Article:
Some of the gains that are very important: the National Labor Board came out last week affirming that temp workers have the right to organize. Before we knew we could try, yet the strength that these companies had over temp workers was incredible. That’s a real example of how we are able to take on issues around temp workers, real examples of victories, how we create hope for workers. It’s about how do we disseminate *more* of that hope to the rest of the workers, who are not hearing the message of the union, not hearing the message that there’s allies in the community that really want to help you out. We have a challenge of communication to those who are not hearing the positives. When you’re in a shop in some of these tech companies, you aren’t hearing anything outside of the negativity sometimes, and that’s one of the challenges.
MVC: It’s so interesting to see that in all parts of the tech industry among people who are trying to create change, we see so many of the same issues, people losing their jobs, getting harassed… the culture of fear against speaking out.
Thank you so much for speaking with us today. That issue, of shared ground, really brings us to our next and final question which is: what do you wish tech workers in more privileged and highly paid positions at tech companies knew, and how can they ally more effectively and support your cause?
Matt: The challenge that we’ve seen is that these movements have flown under the radar of most tech workers. I’m of the belief that once you can see one another and know one another, it becomes a lot harder to ignore injustice. So I want to see is folks in the tech world meeting the contract workers at their organizations, get to know them, say hi. Learn about what their working conditions are like, because the more you can learn the more likely it is that you can get behind people and help. A specific thing people can do is attend a rally. I didn’t come from a community where labor organizing was a thing, I came from the suburban Midwest, and I had never been to a rally before. They’re really powerful experiences, to stand with other people and just be there and support them in their efforts. And start talking with your other coworkers about the things you’re seeing and you’re hearing. The more conversations we have within the tech community at the worker level the better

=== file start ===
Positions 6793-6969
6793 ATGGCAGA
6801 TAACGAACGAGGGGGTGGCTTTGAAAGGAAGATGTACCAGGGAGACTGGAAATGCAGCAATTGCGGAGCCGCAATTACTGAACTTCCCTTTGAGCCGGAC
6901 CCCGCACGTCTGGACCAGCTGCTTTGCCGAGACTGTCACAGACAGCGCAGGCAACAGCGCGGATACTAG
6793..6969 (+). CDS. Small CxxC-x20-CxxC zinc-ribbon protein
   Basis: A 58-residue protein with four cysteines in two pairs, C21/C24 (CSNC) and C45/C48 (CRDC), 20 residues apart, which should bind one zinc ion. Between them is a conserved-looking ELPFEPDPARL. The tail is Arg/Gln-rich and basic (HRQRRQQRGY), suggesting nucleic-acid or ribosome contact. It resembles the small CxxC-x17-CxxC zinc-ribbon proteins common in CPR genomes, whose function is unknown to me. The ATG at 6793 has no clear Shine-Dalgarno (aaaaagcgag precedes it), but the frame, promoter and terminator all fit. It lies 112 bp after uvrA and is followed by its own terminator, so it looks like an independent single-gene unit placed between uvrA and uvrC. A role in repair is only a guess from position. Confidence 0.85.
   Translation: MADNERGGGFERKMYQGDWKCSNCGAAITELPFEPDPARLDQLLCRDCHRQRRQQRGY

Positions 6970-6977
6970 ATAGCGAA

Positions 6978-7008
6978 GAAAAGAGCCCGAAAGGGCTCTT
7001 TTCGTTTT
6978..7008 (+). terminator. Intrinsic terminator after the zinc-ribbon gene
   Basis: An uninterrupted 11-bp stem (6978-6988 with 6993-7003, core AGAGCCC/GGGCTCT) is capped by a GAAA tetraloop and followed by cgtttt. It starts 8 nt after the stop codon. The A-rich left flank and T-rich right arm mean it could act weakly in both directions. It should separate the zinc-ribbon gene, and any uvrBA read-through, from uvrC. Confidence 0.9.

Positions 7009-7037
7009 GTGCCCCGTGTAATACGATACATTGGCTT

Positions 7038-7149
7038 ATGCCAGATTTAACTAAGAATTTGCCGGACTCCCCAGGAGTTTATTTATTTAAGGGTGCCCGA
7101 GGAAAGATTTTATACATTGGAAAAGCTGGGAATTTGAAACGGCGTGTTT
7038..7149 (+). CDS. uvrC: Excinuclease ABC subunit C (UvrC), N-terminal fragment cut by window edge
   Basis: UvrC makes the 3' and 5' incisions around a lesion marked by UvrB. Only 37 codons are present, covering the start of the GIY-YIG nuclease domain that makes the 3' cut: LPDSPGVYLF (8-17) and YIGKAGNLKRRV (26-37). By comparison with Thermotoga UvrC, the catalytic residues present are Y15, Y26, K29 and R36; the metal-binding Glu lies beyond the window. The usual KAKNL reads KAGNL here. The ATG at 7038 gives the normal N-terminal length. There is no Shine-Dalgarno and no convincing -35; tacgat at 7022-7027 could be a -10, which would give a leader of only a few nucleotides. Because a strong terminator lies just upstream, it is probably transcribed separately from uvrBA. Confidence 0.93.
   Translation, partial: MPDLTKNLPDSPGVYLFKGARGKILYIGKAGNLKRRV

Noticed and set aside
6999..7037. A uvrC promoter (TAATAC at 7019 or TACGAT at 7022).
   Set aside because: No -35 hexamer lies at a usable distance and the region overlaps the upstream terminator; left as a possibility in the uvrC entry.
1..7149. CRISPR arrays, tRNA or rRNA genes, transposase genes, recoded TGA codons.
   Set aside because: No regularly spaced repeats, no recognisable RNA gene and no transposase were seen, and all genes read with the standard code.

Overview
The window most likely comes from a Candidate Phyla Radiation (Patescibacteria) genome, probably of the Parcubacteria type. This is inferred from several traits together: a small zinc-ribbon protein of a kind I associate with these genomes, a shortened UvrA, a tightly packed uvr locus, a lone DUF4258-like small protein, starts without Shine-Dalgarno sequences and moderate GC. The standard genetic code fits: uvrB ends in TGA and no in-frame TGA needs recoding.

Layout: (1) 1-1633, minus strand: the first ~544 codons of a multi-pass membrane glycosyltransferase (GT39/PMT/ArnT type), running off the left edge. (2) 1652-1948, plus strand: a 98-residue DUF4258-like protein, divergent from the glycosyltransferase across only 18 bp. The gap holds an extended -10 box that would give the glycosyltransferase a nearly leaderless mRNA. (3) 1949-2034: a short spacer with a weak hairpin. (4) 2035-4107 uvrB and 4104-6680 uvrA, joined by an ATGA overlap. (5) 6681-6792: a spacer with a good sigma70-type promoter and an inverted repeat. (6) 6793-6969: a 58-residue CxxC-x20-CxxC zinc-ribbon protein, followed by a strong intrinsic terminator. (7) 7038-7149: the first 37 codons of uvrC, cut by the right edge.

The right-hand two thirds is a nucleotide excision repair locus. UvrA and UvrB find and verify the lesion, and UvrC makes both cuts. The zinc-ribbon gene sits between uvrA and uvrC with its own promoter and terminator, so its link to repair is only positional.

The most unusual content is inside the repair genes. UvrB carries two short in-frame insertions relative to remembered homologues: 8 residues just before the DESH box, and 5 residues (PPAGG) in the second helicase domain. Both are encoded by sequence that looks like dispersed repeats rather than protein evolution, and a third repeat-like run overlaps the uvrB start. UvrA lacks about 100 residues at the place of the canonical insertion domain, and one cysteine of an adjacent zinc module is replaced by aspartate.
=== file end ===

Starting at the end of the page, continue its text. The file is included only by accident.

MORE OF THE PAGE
Julian: You said some really powerful stuff, because I think sometimes it’s like, we organize a union, then we move onto the next campaign, then the next, and sometimes it feels like that. But it is about empowerment and it is about relationship building, which comes back to participating. One of the things I feel very strong about is that we will always win when we take on fights or campaigns like this, because we know that our fight is relational. We can build coalitions, we can build relationships, and that’s what makes us twice as strong. The opposition is about dollars and figures. What’s really instrumental is solidarity. That’s why we create these spaces, like panels, where people from Tech Workers Coalition like Paige Panter come into community meetings, and she shares, we share, and we build this coalition.
We always say, it’s also a push about vulnerability, it’s being able to share about ourselves with others that will help us build bridges.
Maria: In terms of allies, what’s on my mind is how REAL solidarity is, and how critical it is to really build a movement. It’s been critical for tech workers that are part of the coalition to stand in solidarity and begin to use their power as the “talent” that tech companies want to retain, to say they want to have a company that respects people’s work, that ensures they have a voice. I think solidarity is something we’ve seen throughout history being that tipping point in key movements, where the problem no longer is about just one set of workers or people, but that the problems being faced are seen as all of our problems, and that we’re truly in it together. Very simply, that we’re inextricably linked. I also think having “techies” ask questions of their employers is a great way to find out what’s happening at their campus, and also demonstrates that these issues are a part of how people decide where they work and where they will use their talent.
Next steps: Learn more about Silicon Valley Rising, read their latest reports, and join their ongoing campaigns on the coalition website. Tech workers who want to ally with worker’s movements in Silicon Valley can sign up for the Tech Workers Coalition newsletter here, or follow them on Twitter or Facebook. And more information on UNITE HERE can be found here.